Opinion I doubt he intended this. Nor, I suspect, did sponsors Telstra Digital know that a lovely luncheon laid out at Sydney’s Establishment would, by the end of Scoble’s all-over-the-map presentation about the new landscape of sensors, social, clouds, and services, leave me humming “The Internationale”.
The former Microsoft blogger and tech bon vivant took us to a world “way over the freaky line” to draw the rough outlines of a "contextual OS" - services that know our needs so well they can be working to meet them before we lift a finger.
That sounds alluring, a bit like the "upstairs" universe of Downton Abbey, powered by squadrons of "downstairs" servants who constantly monitor, observe, and respond to every whim of their masters. Scoble promises a perfectly pampered lifestyle - and who wouldn’t want that?
But who here is the servant, and who the master?
In order to work at all effectively, a contextual OS needs to record all of our activities, using that data stream to build a detailed heuristic, from which predictions can be made, and actions taken. Someone is going to be collecting that data. For our benefit, of course. And surely that’s the only reason. Surely.
Scoble calls himself an "all-in guy". He wants to be recorded, analysed, mapped and modelled. He sees this as a good thing, a way to make the universe bend - even just a tiny bit - to his will.
So he shouts at a roomful of executives - partners in Telstra’s three-year-long transition to a digital operations infrastructure - “GIVE MARK ZUCKERBERG ALL THE DATA HE WANTS!”
Because Zuckerberg, that unalloyed force for good in this world, will only use all of that data to improve service delivery in every one of our ‘all in’ lives. It’s simple, really. Blindingly obvious.
This is when I had my moment of clarity - though not perhaps the one Scoble had scripted.
Scoble’s popularity owes itself to his natural bonhomie - he’s Silicon Valley’s ideal of a bloke - and his complete absence of critical facility. In Scoble’s eyes, it’s all good, every aspect of Valley culture and commerce, and getting better every day. C’mon, he’s saying, let’s all go all in.
In that universe, Robert Scoble is the massive, central black hole around which everything else revolves.
But there are more things in heaven and earth than are dreamt of in Scoble’s philosophy. Intellects, vast, cool and unsympathetic, regard Scoble not as master but as product.
As Scoble goes ‘all in’, quantifying himself with gadgets and services, he outgasses (I can find no other word for it) vast quantities of data, which each of these services eagerly vacuum into their own massive databases. Scoble receives some small benefit from this continuous act of data collection, but they’re the crumbs from a very rich meal.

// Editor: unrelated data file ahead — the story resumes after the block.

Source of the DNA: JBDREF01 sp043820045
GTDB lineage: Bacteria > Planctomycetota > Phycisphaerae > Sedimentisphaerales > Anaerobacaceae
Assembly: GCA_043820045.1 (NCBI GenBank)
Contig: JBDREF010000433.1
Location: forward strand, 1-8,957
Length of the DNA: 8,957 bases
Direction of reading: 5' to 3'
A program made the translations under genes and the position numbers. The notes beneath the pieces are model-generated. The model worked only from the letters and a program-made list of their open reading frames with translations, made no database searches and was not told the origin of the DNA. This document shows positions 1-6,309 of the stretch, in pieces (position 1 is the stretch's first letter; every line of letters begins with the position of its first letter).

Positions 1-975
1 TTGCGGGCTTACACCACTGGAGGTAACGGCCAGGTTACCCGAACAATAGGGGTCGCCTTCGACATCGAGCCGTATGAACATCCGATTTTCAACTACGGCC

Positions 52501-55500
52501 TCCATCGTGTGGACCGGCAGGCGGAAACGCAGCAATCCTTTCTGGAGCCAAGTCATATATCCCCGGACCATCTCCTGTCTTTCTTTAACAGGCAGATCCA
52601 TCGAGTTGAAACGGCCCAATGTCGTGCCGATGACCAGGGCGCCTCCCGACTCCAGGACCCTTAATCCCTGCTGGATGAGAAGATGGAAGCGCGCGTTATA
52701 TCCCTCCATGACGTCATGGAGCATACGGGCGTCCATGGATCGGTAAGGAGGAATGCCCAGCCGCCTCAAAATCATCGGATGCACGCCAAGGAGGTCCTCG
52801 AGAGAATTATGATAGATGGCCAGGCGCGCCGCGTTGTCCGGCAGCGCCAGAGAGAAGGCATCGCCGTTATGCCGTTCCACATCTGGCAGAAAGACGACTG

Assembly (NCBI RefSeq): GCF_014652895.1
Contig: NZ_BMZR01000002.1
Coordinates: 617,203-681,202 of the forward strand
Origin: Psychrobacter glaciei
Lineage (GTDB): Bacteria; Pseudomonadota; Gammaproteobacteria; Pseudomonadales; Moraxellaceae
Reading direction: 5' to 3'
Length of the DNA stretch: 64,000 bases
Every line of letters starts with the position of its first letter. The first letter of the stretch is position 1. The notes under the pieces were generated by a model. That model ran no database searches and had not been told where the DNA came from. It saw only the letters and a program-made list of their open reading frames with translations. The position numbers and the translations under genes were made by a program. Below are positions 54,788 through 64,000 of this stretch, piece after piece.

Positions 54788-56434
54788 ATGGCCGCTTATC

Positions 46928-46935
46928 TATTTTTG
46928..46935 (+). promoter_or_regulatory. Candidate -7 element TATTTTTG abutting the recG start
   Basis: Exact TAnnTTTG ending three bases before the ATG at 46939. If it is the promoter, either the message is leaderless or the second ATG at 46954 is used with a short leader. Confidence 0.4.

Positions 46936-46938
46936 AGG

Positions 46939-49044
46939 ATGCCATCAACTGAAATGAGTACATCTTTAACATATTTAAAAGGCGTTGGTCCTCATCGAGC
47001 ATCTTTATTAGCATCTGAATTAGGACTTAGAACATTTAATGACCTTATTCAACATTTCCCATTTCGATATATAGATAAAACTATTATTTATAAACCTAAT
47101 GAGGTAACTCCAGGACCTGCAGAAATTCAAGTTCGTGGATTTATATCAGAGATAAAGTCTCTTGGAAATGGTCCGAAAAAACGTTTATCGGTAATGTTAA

The world of the ‘contextual OS’ is one where we have been alienated from the ‘surplus value’ of the data created as we move through our lives. Consider: we never see the data collected by our supermarket loyalty cards, our credit cards, our public transport passes, our access passes, the location data constantly being transmitted by our mobiles to our carriers, on and on, world without end.
This huge wealth of data - the most important part of our connected lives is hidden from view. Purposely.
Why? Because it has value. There’s an untested but pervasive assumption that it has more value if held tightly, withheld even from the person generating it. We remain in the dark so Robert Scoble can have his latte ready by the time he walks to the counter at his local cafe.
This fundamental inequity has more than just an economic dimension. This data holds our secrets. As never before, knowledge is power. Those who know our secrets have power over us.
Edward Snowden demonstrated conclusively that state actors such as NSA and GCHQ gather this data for their own ends. That’s not going to change. But this world of pervasive observation also provides leverage for commercial entities seeking advantage. How much does Google or Facebook know about every commercial-in-confidence transaction? What about your bank or your supermarket?
Even if these organizations swear to never use this data against us, the temptation will be constant - and accidents will happen. The honeypots of billions of quantified selves represent the coming digital security threat.
We need a data liberation movement.
I’m far from the first to suggest this. But as we rapidly trade our inalienable right to own our own data for a few glass beads, this point needs to be made - and repeated - until the economic forces colluding in the theft of data sovereignty stand fully revealed. The ancien regime of data expropriation must be overthrown. Our safety depends upon it.
Or hey, we could go all in. What could possibly go wrong? ®